Many would consider Odessa’s roadways to be a critical issue for the city, and for the city, one of those roadways happens to belong to the Texas Department of Transportation.
Grant Avenue is the main thoroughfare through downtown Odessa, but it’s more than just a small main street, it’s a part of U.S. Highway 385, a 1,206 mile-long road running from Big Bend to South Dakota. So while the city may be interested in fixing or reworking that road as part of their downtown revitalization efforts.
There are two major projects the city is looking at for Grant Avenue, running from 10th Street to Second Street, and Second Street to I-20, that would cost the city about $22 million together. But why would the city look at spending so much money on a road they don’t actually own? City Manager Michael Marrero said that may not be the way they go about it.
“I think our intent is to find some way that we can enhance that section of the road, but I think from our conversation on Friday that perhaps the better way to approach that is to see if we can do that in conjunction with TxDOT,” Marrero said.
There’s also the alternative option of the city taking that piece of Grant Avenue from TxDOT, leaving the city responsible for its maintenance and upkeep. But Odessa District of TxDOT Spokesman Gene Powell said the city hasn’t shown interest in this option in the past. Part of the issue, Marrero said, is that TxDOT may require the city to take a larger part of Grant Avenue than they may want, all the way from Second Street to Kermit Highway.
“What the discussion has always centered around is whether or not that was the right option,” Marrero said about taking the road from TxDOT. “There was always a question as to whether or not it is better to do something on our own or is it a better idea to work with them at some point to improve that road to help enhance what they are doing.”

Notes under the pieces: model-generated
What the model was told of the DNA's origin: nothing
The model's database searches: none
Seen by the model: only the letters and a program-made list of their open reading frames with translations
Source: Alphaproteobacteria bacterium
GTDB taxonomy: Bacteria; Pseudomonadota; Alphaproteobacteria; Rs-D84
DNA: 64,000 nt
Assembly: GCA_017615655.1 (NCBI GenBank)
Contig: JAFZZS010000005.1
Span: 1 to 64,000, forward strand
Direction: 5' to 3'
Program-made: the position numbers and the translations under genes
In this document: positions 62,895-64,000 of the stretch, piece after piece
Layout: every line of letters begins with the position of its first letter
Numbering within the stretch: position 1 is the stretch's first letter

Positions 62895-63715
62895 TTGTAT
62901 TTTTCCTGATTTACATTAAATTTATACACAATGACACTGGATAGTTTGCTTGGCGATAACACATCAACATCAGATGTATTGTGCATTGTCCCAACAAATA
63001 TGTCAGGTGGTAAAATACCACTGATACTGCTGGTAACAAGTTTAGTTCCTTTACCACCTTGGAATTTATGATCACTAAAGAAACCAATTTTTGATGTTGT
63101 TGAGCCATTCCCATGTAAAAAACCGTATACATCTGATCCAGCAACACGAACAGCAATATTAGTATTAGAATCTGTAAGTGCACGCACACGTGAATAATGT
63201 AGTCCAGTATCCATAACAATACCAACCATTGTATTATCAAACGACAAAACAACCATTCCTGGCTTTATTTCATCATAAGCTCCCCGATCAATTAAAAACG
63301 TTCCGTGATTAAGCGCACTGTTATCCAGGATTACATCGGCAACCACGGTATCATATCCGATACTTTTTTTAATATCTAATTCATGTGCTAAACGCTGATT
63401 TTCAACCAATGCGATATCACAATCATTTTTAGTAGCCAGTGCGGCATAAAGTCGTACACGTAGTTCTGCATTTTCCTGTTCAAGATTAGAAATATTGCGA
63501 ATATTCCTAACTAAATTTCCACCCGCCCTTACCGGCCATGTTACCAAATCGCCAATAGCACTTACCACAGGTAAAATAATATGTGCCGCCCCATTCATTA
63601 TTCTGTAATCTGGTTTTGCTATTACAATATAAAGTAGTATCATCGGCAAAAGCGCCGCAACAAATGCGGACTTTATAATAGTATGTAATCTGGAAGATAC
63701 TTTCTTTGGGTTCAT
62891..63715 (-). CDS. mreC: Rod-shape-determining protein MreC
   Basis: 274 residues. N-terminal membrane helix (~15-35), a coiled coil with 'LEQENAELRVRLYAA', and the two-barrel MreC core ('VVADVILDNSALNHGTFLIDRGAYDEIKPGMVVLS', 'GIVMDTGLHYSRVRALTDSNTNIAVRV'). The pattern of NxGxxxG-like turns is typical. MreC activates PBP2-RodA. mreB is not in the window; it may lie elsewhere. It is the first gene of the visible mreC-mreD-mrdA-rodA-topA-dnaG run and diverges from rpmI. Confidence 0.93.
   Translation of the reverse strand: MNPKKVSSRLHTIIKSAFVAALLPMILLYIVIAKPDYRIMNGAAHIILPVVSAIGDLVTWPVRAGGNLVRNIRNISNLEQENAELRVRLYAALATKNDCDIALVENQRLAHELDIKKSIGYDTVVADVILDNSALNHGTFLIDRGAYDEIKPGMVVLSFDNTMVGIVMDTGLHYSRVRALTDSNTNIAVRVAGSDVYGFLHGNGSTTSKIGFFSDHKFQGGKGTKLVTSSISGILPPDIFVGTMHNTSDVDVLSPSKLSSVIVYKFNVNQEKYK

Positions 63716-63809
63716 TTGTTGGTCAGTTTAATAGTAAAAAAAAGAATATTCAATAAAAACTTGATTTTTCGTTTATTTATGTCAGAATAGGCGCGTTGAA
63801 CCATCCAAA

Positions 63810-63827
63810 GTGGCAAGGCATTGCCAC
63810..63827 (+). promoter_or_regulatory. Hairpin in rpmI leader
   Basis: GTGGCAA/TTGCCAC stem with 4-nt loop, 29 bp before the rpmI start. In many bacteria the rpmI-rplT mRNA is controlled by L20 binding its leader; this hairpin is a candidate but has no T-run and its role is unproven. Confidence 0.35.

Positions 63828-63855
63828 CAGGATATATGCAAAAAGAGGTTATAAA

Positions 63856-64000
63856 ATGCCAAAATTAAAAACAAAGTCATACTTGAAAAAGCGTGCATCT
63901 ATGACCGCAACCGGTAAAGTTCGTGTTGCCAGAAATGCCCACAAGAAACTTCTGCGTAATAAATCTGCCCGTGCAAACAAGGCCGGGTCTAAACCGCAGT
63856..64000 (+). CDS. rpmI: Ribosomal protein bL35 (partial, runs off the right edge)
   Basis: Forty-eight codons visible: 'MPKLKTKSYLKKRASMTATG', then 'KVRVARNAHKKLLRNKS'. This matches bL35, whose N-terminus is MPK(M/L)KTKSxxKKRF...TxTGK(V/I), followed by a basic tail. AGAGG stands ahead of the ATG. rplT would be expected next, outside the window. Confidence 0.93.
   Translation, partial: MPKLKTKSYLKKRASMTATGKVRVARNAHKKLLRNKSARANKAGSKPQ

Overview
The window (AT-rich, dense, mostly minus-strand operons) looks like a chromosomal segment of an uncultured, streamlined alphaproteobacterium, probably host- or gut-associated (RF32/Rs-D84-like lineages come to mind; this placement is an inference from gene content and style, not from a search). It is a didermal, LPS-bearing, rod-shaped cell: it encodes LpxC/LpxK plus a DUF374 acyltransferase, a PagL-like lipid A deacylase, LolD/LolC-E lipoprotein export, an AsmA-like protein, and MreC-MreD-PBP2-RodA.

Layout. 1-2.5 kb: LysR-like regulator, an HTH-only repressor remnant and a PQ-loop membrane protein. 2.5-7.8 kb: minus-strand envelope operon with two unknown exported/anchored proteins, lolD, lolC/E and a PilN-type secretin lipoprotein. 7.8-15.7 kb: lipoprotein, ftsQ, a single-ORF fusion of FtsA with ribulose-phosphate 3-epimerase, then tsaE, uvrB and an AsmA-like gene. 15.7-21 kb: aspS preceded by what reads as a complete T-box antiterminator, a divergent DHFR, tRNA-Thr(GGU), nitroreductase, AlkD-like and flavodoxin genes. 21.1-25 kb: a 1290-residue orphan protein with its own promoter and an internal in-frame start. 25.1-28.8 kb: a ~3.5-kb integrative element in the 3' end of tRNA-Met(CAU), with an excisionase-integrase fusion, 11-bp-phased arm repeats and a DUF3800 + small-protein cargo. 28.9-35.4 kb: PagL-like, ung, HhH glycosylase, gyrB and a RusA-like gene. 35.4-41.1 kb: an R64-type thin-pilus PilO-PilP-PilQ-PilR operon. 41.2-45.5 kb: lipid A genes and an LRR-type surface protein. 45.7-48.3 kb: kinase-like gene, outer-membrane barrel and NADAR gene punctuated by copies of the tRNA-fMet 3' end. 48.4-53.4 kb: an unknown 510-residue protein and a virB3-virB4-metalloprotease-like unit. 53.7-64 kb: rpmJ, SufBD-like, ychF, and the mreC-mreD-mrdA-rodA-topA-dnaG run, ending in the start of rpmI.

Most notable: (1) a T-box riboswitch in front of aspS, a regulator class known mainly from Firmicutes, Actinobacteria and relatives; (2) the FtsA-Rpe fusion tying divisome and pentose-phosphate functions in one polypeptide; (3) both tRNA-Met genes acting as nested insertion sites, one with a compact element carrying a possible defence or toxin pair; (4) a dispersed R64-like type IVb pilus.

As far as what they’re doing now, Powell said they had a rehabilitation project coming up in the next couple of years, but nothing like what the city has discussed, like the possibility of narrowing the roadway to two lanes for a more pedestrian-friendly downtown. Something like that as it stands would require TxDOT approval, but Powell said there’s no way to predict right now what the outcome would be.
Marrero said that decision would require much more discussion in the city before a decision like narrowing Grant Avenue was made as well, not just with TxDOT, but with people who work and own businesses downtown, and said it was just an idea at this point, much like the Marriott Hotel and Convention Center was at one point just an idea.
District 4 City Council Member Tom Sprawls said he would like to see figures before the city voted on something like taking Grant Avenue from TxDOT, and said if he were asked at this moment he would say no. He also added he thought TxDOT would never let the city do something like narrow Grant Avenue due to its status as a major highway.
At-Large Council Member Peggy Dean said improvements or updates to Grant Avenue could certainly be a project to look at in the future, but said she would rather spend money right now on roads more critical, like Faudree Road. The city is currently looking at a possible project for a widening and full depth reconstruction of Faudree Road that could cost about $19.7 million. She also said she wouldn’t want to take Grant Avenue from the state while there are so many other projects the city is looking at.
“It is not a priority in my mind yet,” Dean said. “But long term for this town, definitely.”